Building the ultimate workstation with the Ryzen Threadripper

Ok so what if you want the ultimate machine. To our things into perspective. When the IBM PC first launched, the hot rod computer was the IBM PC XT. It had a 5MB hard disk. The first of its kind. And it cost $5-6K if you can believe that. And that was in 1985 or 30 years ago. So I was wondering what $6K could buy today. Of course, $5K back then would be $11K today, so that makes the $600 desktop PC seem pretty incredible. It is literally 1,000 times faster and 10x cheaper.

We know that it could buy you that much money. Well, it would be the entry-level Mac Pro for $6K. That gets you an 8-core processor and an incredible chassis with a single cooling system and a decent card. But I wonder what you could do with that today if you went all out and built your own homebrew computer.

Well, I’ve been keeping a history of machines I’ve built and recommended at PC Part Picker, so check out for that list, but the latest is an ultimate desktop machine. I guess you would these days call it either a workstation or a HEDT (high-end desktop). Regardless, no one needs a machine like this, but it is something that you definitely want.

So what does this dream machine that costs $7,650 have in it, let’s take a look and also note that if you just want to buy it, you can click on buy from Amazon and it is there for you! As noted below effective for 11 January 2020. If you want the latest prices, then look at the URL:

PCPartPicker Part List for AMD Threadripper 3970X Buildt

CPUAMD Threadripper 3970X 3.7 GHz 32-Core Processor $1999.00 @ Best Buy
CPU CoolerNoctua NH-U14S TR4-SP3 82.52 CFM CPU Cooler $79.90 @ Amazon
MotherboardAsus ROG Strix TRX40-E Gaming ATX sTRX4 Motherboard $541.78 @ Amazon
MemoryCorsair Vengeance RGB Pro 64 GB (2 x 32 GB) DDR4-3600 Memory $329.99 @ Newegg
MemoryCorsair Vengeance RGB Pro 64 GB (2 x 32 GB) DDR4-3600 Memory $329.99 @ Newegg
MemoryCorsair Vengeance RGB Pro 64 GB (2 x 32 GB) DDR4-3600 Memory $329.99 @ Newegg
MemoryCorsair Vengeance RGB Pro 64 GB (2 x 32 GB) DDR4-3600 Memory $329.99 @ Newegg
StorageSabrent Rocket 4.0 2 TB M.2-2280 NVME Solid State Drive $369.99 @ Amazon
StorageSeagate EXOS Enterprise 16 TB 3.5″ 7200RPM Internal Hard Drive $407.00 @ Newegg
Video CardMSI GeForce RTX 2080 Ti 11 GB GAMING X TRIO Video Card (2-Way SLI) $1248.99 @ Walmart
Video CardMSI GeForce RTX 2080 Ti 11 GB GAMING X TRIO Video Card (2-Way SLI) $1248.99 @ Walmart
CaseFractal Design Define XL R2 (Titanium Grey) ATX Full Tower Case $143.62 @ Walmart
Power SupplySilverstone Strider 1500 W 80+ Silver Certified ATX Power Supply $299.00 @ Amazon
Prices include shipping, taxes, rebates, and discounts
Generated by PCPartPicker 2020-01-11 20:25 EST-0500

So let’s take a look at each part and the reason they were chosen.

Processor: AMD 3970X Threadripper

AMD has really been working hard at the high end. Right now, the new Zen 2 architecture is 7nm. And with their new chiplet design, they can put lots of 8-core’s on a single chip. In this case, they have three choices in the high-end desktop range, the 3960X is 24-cores and costs $1,500. The 3970X is 32 cores for $2,000. And the 3990X is 64 cores and will be $4,000. So the pricing definitely is linear for the number of cores.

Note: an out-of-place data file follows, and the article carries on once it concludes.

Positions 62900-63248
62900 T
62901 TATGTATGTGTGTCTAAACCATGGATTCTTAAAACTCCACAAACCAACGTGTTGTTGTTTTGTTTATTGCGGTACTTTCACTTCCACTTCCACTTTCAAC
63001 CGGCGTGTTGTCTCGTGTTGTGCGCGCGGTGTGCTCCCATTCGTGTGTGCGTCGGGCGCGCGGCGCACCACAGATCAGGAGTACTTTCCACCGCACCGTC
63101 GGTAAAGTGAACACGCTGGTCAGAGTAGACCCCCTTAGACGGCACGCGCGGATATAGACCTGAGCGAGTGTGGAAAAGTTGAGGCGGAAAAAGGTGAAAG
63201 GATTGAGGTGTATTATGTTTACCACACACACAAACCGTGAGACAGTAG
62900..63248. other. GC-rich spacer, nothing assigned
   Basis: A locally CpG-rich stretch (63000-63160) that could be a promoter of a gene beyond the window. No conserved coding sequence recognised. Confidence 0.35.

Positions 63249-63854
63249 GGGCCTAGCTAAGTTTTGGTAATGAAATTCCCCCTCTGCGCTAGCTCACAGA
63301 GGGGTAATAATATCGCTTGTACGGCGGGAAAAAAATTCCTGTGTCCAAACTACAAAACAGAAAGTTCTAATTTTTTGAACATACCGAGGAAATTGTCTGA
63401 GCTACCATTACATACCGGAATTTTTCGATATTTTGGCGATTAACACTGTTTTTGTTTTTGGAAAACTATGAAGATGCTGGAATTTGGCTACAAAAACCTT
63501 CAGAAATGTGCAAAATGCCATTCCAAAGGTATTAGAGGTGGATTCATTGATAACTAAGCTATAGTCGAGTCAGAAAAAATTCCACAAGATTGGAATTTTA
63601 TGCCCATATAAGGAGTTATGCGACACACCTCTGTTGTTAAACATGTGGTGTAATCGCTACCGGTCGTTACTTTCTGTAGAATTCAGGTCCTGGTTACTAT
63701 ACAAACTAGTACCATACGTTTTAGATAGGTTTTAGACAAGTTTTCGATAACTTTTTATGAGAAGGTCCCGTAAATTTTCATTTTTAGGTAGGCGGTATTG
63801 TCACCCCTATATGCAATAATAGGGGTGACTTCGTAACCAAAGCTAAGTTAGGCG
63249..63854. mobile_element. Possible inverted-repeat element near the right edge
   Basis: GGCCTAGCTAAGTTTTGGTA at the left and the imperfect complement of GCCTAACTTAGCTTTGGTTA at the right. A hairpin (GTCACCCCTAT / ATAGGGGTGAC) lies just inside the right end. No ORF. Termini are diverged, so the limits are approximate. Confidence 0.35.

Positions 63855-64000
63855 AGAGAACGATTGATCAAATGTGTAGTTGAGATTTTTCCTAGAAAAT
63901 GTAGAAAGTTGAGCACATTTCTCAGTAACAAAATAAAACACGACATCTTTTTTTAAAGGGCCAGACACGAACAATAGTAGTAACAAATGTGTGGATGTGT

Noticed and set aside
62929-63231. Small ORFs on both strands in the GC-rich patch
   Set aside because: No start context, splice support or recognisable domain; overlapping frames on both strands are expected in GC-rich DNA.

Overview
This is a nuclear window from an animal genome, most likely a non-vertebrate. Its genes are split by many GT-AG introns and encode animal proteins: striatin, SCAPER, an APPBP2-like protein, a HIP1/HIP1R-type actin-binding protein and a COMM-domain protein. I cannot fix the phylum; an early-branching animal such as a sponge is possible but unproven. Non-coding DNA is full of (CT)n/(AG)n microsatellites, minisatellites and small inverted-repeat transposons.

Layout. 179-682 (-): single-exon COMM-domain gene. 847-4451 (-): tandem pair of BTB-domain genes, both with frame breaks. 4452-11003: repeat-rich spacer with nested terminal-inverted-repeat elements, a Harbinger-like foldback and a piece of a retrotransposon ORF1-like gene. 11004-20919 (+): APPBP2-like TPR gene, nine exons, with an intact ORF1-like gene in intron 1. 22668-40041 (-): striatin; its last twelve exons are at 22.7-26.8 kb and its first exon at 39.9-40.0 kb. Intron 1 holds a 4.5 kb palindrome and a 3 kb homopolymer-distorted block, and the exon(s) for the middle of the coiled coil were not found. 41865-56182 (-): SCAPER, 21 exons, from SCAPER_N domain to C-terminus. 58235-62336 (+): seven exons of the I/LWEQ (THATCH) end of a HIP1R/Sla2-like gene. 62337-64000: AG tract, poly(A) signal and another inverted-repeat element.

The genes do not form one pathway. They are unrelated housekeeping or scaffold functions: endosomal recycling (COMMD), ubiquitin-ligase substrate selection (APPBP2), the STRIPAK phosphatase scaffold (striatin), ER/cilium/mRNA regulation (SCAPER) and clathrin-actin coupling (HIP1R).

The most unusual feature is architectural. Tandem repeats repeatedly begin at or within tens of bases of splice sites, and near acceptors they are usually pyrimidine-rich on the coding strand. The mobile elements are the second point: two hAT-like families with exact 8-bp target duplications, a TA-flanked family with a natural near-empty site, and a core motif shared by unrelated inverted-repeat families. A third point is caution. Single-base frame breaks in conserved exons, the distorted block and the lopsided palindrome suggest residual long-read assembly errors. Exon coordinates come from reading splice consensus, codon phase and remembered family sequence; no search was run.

Now, does anyone really need 32 cores? Well, the use scenarios are pretty limited. For computer gaming, you really want as fast a single processor as possible. So, Intel still holds the lead there. The place where these cores really matter are on workloads like video processing or photos where you can each core work on a different part of the datastream.

When you move up into AMD’s Epyx line or Intel Xeon, then the reason changes. At that point with a server, you want lots of cores to run different virtual machines since a single physical server is going to host thousands of virtual ones.

So this is mainly for bragging rights. On the other hand, I’ve got to say anything named Threadripper is just too cool for words. Pricing-wise, saving $500 gets you to 24-cores and no discernable difference in performance in most cases, but at this level, might as well get the bragging rights.

Cooler: Noctua NH-14US

Now, this processor uses a lot of power. Over 280 watts worth, so you want a great cooler. While most folks say water-cooled is best, the reality is that a well-designed air cooler is just as quiet and much simpler to install.

I’ve been using Noctua for years now and this cooler is large but is designed specifically for the new chip.

Motherboard: ASUS ROG Strix TRX-40e

OK there are a whole host of motherboards that use the new TRX-40e socket. They are definitely expensive at $500 each. But the main reasons are the relatively low volume. On the other hand, they have pretty much identical performance, so it is good to just look at the features.

This is a good mid-range board that has a few things going for it. First, it is Wifi 6 and Bluetooth 5. It also has a 2.5GBps Ethernet (802.11bz-2016)which is a handy upgrade with Wifi 6 running at 1.3Gbps. This new technology allows Cat 5e to run at 2.5GHz and Cat 6 at 5GHz. This means you don’t have to re-cable your whole house, but just do a slight upgrade to this. If you are greenfield, then you want Cat 6e.